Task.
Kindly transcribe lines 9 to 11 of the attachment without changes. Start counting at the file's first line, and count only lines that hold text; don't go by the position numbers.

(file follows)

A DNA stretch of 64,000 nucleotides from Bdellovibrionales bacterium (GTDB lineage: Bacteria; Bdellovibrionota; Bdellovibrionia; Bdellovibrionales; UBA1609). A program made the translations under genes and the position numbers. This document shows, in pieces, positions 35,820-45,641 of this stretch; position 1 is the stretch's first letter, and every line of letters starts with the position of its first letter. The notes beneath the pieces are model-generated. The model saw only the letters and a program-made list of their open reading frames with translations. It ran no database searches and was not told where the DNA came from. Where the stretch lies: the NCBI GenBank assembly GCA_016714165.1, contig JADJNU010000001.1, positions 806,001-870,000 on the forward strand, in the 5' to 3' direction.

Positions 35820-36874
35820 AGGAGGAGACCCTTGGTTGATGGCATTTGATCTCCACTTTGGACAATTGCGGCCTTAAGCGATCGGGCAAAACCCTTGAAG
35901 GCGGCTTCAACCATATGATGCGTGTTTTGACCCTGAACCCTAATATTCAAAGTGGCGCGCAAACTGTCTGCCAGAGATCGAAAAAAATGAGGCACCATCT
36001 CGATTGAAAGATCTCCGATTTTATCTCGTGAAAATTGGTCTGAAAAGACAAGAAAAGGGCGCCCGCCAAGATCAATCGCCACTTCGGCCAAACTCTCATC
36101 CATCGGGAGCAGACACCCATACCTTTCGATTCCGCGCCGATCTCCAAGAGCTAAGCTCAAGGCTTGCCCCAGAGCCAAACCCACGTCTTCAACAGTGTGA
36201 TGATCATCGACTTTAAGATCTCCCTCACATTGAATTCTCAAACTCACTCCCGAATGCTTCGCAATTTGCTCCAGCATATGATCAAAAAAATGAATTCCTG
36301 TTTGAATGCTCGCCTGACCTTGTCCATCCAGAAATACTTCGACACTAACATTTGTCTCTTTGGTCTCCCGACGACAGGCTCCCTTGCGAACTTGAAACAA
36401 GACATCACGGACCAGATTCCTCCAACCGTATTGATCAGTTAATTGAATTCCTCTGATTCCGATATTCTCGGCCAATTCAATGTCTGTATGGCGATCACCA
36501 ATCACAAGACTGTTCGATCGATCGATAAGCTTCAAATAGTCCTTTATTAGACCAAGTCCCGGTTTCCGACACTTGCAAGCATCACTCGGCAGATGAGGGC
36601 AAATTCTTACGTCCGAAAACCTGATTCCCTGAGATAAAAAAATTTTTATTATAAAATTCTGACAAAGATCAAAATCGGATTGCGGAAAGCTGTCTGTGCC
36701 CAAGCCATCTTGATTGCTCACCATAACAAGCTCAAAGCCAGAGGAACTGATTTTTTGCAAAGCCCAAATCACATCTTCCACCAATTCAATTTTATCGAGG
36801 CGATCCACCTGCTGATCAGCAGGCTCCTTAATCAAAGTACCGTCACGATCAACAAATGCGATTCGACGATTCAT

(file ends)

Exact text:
36401 GACATCACGGACCAGATTCCTCCAACCGTATTGATCAGTTAATTGAATTCCTCTGATTCCGATATTCTCGGCCAATTCAATGTCTGTATGGCGATCACCA
36501 ATCACAAGACTGTTCGATCGATCGATAAGCTTCAAATAGTCCTTTATTAGACCAAGTCCCGGTTTCCGACACTTGCAAGCATCACTCGGCAGATGAGGGC
36601 AAATTCTTACGTCCGAAAACCTGATTCCCTGAGATAAAAAAATTTTTATTATAAAATTCTGACAAAGATCAAAATCGGATTGCGGAAAGCTGTCTGTGCC